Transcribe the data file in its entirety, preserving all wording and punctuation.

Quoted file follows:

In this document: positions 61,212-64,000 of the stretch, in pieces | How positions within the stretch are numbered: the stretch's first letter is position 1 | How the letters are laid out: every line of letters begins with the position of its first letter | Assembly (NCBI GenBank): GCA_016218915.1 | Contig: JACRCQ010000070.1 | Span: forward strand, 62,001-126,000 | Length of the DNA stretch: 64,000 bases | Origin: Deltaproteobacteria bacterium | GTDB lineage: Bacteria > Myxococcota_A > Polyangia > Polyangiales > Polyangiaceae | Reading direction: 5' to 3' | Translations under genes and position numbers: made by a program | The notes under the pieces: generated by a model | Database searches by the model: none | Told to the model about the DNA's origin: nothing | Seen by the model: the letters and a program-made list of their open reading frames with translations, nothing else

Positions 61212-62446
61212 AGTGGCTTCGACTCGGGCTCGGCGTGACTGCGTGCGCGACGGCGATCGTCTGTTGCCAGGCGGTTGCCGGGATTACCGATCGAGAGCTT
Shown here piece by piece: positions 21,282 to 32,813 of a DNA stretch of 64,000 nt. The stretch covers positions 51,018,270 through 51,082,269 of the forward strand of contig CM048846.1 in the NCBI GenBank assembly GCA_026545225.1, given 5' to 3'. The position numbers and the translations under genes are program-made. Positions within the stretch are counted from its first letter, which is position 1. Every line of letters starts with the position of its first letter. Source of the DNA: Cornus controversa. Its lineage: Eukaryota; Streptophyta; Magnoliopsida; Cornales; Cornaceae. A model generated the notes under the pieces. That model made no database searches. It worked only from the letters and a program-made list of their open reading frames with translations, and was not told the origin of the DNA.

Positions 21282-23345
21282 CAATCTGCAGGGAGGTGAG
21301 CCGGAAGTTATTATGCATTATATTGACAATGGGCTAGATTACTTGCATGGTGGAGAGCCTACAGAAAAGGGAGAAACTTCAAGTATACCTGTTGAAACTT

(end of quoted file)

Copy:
In this document: positions 61,212-64,000 of the stretch, in pieces | How positions within the stretch are numbered: the stretch's first letter is position 1 | How the letters are laid out: every line of letters begins with the position of its first letter | Assembly (NCBI GenBank): GCA_016218915.1 | Contig: JACRCQ010000070.1 | Span: forward strand, 62,001-126,000 | Length of the DNA stretch: 64,000 bases | Origin: Deltaproteobacteria bacterium | GTDB lineage: Bacteria > Myxococcota_A > Polyangia > Polyangiales > Polyangiaceae | Reading direction: 5' to 3' | Translations under genes and position numbers: made by a program | The notes under the pieces: generated by a model | Database searches by the model: none | Told to the model about the DNA's origin: nothing | Seen by the model: the letters and a program-made list of their open reading frames with translations, nothing else

Positions 61212-62446
61212 AGTGGCTTCGACTCGGGCTCGGCGTGACTGCGTGCGCGACGGCGATCGTCTGTTGCCAGGCGGTTGCCGGGATTACCGATCGAGAGCTT
Shown here piece by piece: positions 21,282 to 32,813 of a DNA stretch of 64,000 nt. The stretch covers positions 51,018,270 through 51,082,269 of the forward strand of contig CM048846.1 in the NCBI GenBank assembly GCA_026545225.1, given 5' to 3'. The position numbers and the translations under genes are program-made. Positions within the stretch are counted from its first letter, which is position 1. Every line of letters starts with the position of its first letter. Source of the DNA: Cornus controversa. Its lineage: Eukaryota; Streptophyta; Magnoliopsida; Cornales; Cornaceae. A model generated the notes under the pieces. That model made no database searches. It worked only from the letters and a program-made list of their open reading frames with translations, and was not told the origin of the DNA.

Positions 21282-23345
21282 CAATCTGCAGGGAGGTGAG
21301 CCGGAAGTTATTATGCATTATATTGACAATGGGCTAGATTACTTGCATGGTGGAGAGCCTACAGAAAAGGGAGAAACTTCAAGTATACCTGTTGAAACTT